Each time you make or receive a mobile phone call, be it Voice or Data or an SMS text message, the data about which Mobile Phone Cell ID you start your call from, and the one which you finish it at is recorded n your Call Data Record (CDR) by the mobile phone network company. This also includes links to name and address data for billing purposes , financial records of credit card purchases of "anonymous" pre-paid airtime vouchers and top up cards etc.

Even if you do not make or receive any mobile phone calls etc, the network still has to get a periodic update of your position or transmission quality signal strength, in anticipation of when you do.

If you place your mobile phone near to your computer or hi fi speakers etc, you will hear the characteristic "handshake" bleeping every 5 to 10 minutes or so, as the handset checks its signal strength with the Base Station it last associated with,in order to decide whether to switch to a neighbouring cell within range (at a slightly different frequency), either because of radio wave propagation factors in an urban environment like absorption by damp concrete or reflection from metallised windows etc. or because your mobile phone is physically on the move. Obviously each time this "Handshake" happens, a record of the Cell and the signal strength derived TADV fiddle factor i.e. the distance from the Base Station, is recorded.

Therefore when travelling to , attending and travelling away from a meeting or social event, e.g. the William Gibson book signings, even if none of the participants make or receive mobile phone calls, they will have left a digital record of the fact that their mobile phones and probably therefore their owners, were physically associating with each other in a particular area.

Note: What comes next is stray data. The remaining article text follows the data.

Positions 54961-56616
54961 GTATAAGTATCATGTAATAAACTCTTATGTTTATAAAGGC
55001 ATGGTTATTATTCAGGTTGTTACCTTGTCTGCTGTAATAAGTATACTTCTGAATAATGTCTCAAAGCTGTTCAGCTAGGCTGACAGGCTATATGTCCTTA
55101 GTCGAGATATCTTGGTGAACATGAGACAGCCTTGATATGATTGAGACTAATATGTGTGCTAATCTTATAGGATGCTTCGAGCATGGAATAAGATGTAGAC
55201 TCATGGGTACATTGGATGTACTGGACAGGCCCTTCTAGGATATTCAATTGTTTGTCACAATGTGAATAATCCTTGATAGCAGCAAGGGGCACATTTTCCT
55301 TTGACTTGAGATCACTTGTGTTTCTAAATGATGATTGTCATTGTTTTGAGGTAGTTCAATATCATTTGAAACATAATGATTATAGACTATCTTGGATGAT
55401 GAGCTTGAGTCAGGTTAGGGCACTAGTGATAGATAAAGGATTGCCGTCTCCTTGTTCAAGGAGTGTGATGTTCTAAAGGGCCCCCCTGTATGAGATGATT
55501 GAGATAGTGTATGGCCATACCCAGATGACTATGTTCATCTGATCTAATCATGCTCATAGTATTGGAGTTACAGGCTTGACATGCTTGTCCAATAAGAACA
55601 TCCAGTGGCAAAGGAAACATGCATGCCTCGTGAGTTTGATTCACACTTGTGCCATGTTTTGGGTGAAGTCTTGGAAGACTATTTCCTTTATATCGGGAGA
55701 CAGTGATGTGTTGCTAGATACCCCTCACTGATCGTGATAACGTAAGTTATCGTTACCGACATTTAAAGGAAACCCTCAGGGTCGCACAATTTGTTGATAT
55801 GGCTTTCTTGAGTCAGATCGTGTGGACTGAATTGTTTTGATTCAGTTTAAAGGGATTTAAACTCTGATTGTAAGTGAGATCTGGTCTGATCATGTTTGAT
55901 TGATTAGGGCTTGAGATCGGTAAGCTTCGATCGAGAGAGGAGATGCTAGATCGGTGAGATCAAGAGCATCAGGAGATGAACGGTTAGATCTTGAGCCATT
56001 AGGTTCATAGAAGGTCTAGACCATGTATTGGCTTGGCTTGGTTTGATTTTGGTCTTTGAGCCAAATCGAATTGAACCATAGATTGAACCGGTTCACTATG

Most of this data is used for billing and for network management, and is retained for a period of say 3 months to a year or more, depending on the business practices of the company. Then, according to the Data Protection Act, when there is no legitimate need for it to be retained, the data should be anonymised or destroyed.

Obviously, if there is an active Police investigation into a serious crime, then such data is handed over to the Police, for intelligence or legal evidence purposes.

However, as of September this year, along with most other European Union Countries, the UK Government is legally forcing telecomms companies to Retain such Communications Traffic Data , for at least a year, even after there is no business use for it any more, not just on criminal suspects, but on the 450 million innocent European Union citizens. See the Data Retention Is No Solution wiki for more details.

Private companies are also allowed to sell Location Based Services, which map this Cell Location Data onto a web map geographical information system, for a fee , supposedly only for registered mobile phones.

We are living in a surveillance police state "Spook Country"